Treatments for autoimmune risk factors include preconception administration of low-dose heparin (an anticoagulant produced naturally by the body), aspirin and prednisone (a steroid to decrease inflammation ). Heparin is administered (at 5,000 10,000 units) every 12 hours, subcutaneously, and is used to treat women with APA syndrome and to combat possible clotting problems. Prednisone (40-60 mg. per day) is given to decrease autoantibody levels, provide blood-thinning and anti-inflammatory reactions, and reduce the risk of clotting. Aspirin is a prostaglandin inhibitor which decreases agglutination of the platelets (clotting), and has some anti-inflammatory action.
Aspirin therapy, sometimes in concert with heparin and prednisone in severe cases), can increase blood flow to the placenta by inhibiting the tendency for clotting in women with abnormal levels of autoantibodies. Because of complications of pregnancy are significantly higher with prednisone, however, it is usually recommended for women who do not respond to aspirin and heparin therapy.
Another successful method for treatment of autoimmune factors is intravenous immunoglobulin (IVIg), a process which infuses the mother with antibodies from thousands of donors in the general population. The basic effect of IVIg is like neutralizing a large military force (the mother's dangerous antibodies) armed with weapons. The army is still present after administering the IVIg, but it is disarmed. The donor immunoglobulin keeps the attacking antibodies busy and away from the developing fetus.
Among women with the combined problems of APA and elevated NK cells who achieve pregnancy with preconception treatment, the subsequent live birth rate is about 70 percent. The initial treatment of choice is usually low-dose heparin and aspirin therapy because obstetrical complications, such as preterm birth, premature rupture of the membrane and gestational diabetes, are more common with prednisone. IVIg, while very effective, is also quite costly --- roughly $10-30,000 for treatments throughout pregnancy ($39 to $145 per gram, depending on the distributor). However, among women for whom pregnancy loss occurred even with preconception use of heparin and aspirin, IVIg remains an alternative that may allow them to carry a pregnancy to term.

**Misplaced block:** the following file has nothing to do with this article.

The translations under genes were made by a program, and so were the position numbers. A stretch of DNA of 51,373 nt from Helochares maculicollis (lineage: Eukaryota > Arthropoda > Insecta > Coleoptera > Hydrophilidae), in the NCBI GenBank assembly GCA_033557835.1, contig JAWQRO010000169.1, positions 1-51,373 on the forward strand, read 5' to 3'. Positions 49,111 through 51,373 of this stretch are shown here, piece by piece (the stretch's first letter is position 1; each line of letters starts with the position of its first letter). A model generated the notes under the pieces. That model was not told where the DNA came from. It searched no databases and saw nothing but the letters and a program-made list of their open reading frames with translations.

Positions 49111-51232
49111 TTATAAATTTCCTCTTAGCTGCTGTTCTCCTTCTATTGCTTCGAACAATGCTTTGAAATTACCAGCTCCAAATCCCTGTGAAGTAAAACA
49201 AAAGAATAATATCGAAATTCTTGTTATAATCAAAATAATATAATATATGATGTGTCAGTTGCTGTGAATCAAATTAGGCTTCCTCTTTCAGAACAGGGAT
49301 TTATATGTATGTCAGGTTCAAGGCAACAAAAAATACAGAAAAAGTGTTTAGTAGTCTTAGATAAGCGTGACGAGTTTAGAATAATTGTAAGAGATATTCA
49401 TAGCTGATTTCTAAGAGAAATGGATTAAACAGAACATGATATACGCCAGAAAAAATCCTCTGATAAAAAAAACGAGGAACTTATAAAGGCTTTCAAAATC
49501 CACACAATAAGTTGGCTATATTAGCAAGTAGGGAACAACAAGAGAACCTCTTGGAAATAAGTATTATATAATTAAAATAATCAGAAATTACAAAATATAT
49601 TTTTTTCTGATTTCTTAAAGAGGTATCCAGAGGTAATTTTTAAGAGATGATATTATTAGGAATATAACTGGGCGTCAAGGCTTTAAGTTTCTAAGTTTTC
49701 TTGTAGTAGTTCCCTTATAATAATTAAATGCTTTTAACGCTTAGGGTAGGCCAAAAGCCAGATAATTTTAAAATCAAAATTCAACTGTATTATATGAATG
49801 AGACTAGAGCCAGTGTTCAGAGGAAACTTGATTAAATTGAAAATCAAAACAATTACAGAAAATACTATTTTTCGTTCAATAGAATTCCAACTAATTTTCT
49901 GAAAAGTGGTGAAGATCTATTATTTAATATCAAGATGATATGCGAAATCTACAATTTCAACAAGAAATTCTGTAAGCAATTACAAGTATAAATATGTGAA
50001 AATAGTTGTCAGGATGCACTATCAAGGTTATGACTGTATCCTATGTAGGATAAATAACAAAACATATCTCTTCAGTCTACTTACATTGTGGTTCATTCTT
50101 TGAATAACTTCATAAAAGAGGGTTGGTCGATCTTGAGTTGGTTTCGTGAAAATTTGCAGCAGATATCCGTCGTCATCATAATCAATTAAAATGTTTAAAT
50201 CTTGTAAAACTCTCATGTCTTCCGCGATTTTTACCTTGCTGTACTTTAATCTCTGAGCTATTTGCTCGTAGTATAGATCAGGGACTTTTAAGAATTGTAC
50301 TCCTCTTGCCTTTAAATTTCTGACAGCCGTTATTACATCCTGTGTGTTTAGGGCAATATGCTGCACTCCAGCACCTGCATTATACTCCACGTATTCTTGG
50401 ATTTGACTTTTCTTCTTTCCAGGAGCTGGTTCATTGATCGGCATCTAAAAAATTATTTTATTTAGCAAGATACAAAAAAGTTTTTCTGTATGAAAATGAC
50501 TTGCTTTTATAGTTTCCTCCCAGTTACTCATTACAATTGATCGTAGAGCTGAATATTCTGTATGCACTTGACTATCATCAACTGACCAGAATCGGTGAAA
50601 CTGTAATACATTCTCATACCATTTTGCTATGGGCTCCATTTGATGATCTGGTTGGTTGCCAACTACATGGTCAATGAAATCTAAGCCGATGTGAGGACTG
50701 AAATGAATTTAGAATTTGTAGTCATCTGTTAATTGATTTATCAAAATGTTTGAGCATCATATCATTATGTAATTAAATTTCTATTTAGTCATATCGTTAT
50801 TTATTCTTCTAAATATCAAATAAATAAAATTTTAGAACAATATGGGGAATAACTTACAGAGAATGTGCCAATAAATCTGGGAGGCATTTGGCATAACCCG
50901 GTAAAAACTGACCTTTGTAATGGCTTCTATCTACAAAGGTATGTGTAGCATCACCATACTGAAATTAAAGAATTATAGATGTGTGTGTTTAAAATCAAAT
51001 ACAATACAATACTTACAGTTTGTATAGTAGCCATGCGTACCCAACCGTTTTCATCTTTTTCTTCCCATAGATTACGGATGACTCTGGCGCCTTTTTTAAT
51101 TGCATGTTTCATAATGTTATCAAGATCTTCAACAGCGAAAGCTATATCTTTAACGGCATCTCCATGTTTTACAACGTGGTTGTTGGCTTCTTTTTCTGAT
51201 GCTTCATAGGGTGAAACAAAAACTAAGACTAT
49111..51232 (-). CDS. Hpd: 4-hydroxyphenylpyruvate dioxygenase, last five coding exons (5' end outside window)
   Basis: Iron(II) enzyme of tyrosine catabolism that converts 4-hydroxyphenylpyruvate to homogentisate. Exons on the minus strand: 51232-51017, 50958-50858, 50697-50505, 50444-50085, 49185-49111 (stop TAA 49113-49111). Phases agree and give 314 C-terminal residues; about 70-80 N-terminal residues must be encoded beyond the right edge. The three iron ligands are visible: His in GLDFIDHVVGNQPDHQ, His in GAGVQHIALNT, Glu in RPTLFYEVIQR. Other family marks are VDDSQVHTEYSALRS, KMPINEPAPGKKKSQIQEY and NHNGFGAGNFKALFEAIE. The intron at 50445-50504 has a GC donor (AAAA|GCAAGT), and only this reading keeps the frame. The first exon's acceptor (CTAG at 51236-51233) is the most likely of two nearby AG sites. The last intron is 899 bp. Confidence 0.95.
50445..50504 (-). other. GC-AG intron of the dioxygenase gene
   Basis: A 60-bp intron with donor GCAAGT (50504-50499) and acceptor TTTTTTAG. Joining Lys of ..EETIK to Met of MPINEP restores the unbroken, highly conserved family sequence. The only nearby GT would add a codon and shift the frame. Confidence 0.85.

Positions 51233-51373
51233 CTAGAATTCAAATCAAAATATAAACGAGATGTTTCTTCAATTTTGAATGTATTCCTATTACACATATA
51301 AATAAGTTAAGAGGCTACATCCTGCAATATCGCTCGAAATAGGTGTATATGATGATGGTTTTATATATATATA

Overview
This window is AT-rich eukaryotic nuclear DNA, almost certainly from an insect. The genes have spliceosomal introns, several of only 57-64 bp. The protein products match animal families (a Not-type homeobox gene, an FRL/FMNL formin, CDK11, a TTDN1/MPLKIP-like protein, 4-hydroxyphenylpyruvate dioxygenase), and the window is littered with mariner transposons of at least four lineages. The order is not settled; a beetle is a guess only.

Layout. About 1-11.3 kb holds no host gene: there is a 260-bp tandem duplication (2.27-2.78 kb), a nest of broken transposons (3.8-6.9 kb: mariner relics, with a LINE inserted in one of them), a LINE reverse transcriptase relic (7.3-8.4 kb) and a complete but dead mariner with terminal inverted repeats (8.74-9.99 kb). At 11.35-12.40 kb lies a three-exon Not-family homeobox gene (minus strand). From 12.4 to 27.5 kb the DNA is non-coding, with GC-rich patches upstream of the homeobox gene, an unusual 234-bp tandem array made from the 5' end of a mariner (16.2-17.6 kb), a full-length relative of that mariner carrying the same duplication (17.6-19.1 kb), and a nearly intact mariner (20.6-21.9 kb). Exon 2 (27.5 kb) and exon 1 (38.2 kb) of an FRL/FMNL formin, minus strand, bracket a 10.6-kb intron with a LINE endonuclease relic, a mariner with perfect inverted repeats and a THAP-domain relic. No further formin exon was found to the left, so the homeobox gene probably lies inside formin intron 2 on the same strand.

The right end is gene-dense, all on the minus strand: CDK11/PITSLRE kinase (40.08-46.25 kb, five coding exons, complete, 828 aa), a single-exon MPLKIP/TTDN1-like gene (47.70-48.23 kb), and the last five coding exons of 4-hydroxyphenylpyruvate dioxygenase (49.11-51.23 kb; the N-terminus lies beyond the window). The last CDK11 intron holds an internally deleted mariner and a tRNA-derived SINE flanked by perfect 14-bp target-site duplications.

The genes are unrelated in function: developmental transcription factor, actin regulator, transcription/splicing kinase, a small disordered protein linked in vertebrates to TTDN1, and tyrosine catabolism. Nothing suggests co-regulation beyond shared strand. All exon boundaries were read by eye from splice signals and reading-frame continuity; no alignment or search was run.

There are two possible reasons that women with alloimmune problems lose their pregnancies in miscarriage: Either her immune system does not recognize the pregnancy, or she develops an abnormal immunologic response to the pregnancy.
Successful pregnancy has been associated with the presence of circulating "blocking antibodies." These are antibodies that are formed by a woman's immune system when she is pregnant, and they "mask," or disguise the pregnancy so it is not recognized as "foreign." Pregnancies that end with RSA have been associated with the absence of these blocking antibodies.
Recently, an antigen identified as R80K has been identified on the surface of syncytiotrophoblasts, the outer layer of cells covering of the chorionic villi of the placenta. These cells are in contact with maternal blood. R80K is a kind of protein marker to which the blocking antibodies respond during a successful pregnancy. The antibodies to this antigen react in a specific way to the antigens from the father's genetic material in the developing embryo, and thus create the protective, blocking antibodies.
For some women who lack the blocking antibodies, immunization with their husband's white blood cells may be an effective treatment. However, a leukocyte antibody detection assay (LAD) should be performed prior to initiating this treatment.
Also, IVIg treatment may be effective for some women who lack blocking antibodies because the immunoglobulin, which comes from thousands of donors, appear to contain small amounts of antibodies to R80K.
Leukocyte Antibody Detection Assay
Performed after a series of suspected losses when a woman is not pregnant, the Leukocyte antibody detection (LAD) test indicates a woman's physiologic response to pregnancy. Women who test for high levels of leukocyte antibodies have a history of carrying pregnancies longer than women who exhibit low levels. Women who have low levels of leukocyte antibodies generally had pregnancies that ended by week 12, or their immune systems did not respond to the stimulus of pregnancy by creating blocking antibodies. Only women with low levels of LAD are candidates for immunization with their husbands' white blood cells (leukocytes), so it is recommended that this assay be done prior to initiating an immunization protocol.
Natural Killer Cells
WBCs that belong to the innate or primitive group of cells that kill anything perceived as foreign . They kill abnormal invaders, including virally-affected cells. Some types of NK cells produce a substance called tumor necrosis factor (TNF), which might be described as your body's version of chemotherapy, and is toxic to a developing fetus. Patients who have high levels of these cells are at risk for implantation failure and miscarriage.